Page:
Thinking of introducing raw food to your Chihuahua’s menu options? Here are the pros and cons.
The growing trend of feeding uncooked meat and vegetables to our dogs has resulted in a whole refrigerated section full of new options. The appeal? Less processing and fewer mystery ingredients. But there’s a downside: the potential for pups who scarf down raw meat to develop bacterial illnesses that they than share with the dogs around them.
Avoid any feeding strategy that sounds extreme.
Some raw food advocates go so far as to feed their dogs meat and only meat. Or they add raw potatoes – a recipe for indigestion if you use white potatoes, not sweet potatoes. Providing a balanced diet is more important than following any one philosophy. Dogs need a variety of nutrients, such as vitamin D, delivered in their food.
Another consideration: It’s almost impossible to deliver the right calcium-to-phosphorus ratio with raw feeding. Raw meaty bones have the proportion just right – but can you tell how big a bite your dog takes? A diet overly rich in calcium and phosphorus increases the risk of improper bone growth, bowed front legs and osteochondrosis, which can lead to degenerative arthritis and lameness. The correct ratio, is around 1.2 parts calcium to every one part phosphorus.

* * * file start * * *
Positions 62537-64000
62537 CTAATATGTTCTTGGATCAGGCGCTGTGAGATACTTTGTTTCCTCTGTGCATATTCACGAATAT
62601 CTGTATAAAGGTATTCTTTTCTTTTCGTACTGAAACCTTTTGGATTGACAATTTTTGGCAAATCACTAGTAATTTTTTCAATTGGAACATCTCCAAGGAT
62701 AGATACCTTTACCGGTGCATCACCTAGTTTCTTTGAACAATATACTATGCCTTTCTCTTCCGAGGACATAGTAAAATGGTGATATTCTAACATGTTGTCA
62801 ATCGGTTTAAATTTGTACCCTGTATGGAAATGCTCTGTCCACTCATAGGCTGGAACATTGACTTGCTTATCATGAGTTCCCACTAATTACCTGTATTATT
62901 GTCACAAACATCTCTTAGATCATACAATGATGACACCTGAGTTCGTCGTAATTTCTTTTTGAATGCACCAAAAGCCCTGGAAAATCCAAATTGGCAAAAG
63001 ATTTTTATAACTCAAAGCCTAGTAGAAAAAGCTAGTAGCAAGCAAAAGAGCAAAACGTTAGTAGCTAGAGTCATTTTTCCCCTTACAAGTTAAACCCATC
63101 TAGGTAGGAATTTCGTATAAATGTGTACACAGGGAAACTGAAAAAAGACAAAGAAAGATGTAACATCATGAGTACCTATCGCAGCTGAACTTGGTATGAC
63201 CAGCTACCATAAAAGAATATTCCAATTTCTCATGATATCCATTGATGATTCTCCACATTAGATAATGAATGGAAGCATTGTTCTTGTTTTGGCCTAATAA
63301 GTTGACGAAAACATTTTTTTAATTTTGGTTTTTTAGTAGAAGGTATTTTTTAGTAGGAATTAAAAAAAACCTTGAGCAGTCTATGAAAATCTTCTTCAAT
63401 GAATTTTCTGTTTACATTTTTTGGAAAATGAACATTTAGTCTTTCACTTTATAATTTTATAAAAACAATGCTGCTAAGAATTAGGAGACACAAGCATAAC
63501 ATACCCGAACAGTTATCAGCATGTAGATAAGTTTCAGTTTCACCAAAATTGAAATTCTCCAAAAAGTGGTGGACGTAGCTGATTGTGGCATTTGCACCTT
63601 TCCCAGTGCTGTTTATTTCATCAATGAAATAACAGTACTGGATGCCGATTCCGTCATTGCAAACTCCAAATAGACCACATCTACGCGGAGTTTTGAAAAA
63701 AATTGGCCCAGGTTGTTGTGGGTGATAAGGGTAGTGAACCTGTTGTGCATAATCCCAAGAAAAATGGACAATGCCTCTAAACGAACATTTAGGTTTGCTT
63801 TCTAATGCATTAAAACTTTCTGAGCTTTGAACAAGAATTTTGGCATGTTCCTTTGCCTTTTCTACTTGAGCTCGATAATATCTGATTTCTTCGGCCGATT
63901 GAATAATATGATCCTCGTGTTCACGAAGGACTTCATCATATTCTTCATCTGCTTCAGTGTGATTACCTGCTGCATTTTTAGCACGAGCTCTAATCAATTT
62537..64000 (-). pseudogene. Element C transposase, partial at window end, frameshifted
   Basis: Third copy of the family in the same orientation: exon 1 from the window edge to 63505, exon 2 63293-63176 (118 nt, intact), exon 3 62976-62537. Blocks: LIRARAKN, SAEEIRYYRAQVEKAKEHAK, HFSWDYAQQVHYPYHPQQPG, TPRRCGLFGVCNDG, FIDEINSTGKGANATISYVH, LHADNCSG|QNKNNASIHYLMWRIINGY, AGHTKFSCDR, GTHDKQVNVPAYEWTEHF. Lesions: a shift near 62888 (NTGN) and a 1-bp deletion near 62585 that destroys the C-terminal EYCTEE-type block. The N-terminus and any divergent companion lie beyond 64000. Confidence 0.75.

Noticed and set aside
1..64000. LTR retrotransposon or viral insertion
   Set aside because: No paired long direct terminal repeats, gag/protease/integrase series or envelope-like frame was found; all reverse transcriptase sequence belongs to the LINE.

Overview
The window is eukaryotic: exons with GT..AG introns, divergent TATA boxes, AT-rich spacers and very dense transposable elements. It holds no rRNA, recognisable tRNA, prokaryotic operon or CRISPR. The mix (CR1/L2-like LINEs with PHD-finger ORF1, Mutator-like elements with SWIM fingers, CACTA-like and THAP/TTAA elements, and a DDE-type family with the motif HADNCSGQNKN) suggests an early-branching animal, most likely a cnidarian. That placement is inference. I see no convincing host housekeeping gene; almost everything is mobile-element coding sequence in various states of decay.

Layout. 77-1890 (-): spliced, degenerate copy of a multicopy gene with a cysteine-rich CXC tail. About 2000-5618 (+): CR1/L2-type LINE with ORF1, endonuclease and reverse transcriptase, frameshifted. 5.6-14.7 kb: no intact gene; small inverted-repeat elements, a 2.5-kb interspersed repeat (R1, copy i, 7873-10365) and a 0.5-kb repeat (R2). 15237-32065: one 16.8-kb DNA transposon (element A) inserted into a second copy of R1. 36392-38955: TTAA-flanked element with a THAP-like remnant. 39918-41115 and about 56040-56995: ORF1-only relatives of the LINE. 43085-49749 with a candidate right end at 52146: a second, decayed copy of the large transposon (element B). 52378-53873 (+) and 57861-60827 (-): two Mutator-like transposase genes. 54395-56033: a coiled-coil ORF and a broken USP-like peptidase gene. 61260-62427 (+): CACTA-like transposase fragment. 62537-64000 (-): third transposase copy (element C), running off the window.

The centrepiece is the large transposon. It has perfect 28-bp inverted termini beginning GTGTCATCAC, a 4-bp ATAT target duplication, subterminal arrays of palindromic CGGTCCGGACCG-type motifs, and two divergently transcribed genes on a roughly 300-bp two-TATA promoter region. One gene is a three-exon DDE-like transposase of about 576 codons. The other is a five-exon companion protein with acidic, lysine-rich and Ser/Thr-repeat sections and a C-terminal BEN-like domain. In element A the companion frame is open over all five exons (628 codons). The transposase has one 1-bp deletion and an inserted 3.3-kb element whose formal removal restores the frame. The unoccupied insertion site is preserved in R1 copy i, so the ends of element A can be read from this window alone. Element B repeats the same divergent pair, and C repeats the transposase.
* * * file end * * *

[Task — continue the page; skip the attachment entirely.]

Stick with tested food, to be safe.
The Association of American Feed Control Officials (AAFCO) is a nonprofit organization that sets standards for pet food. Some of these new raw foods are balanced to AAFCO standards – and some aren’t. If the package doesn’t have the AAFCO statement, you should assume that it doesn’t meet the standards.
Raw doesn’t necessarily mean unprocessed.
One reason pet owners want to switch to raw food is that they don’t trust commercial processing. But the truth is that any processing of food changes its nutritional value by killing beneficial enzymes or denaturing some of the protein. That includes, not only cooking, but also freezing and dehydrating the food. However, cooking the food does make it easier for your dog to digest it.
Do feed raw food as a snack.
Treats are the best way to add some raw food without risking bacterial infection or losing nutrition. Try giving her a small piece of raw chicken neck or back with the bone smashed up. Gnawing raw meaty bones helps dogs relearn their natural ability to chew. Never feed her cooked bones, since they become too brittle to be safe.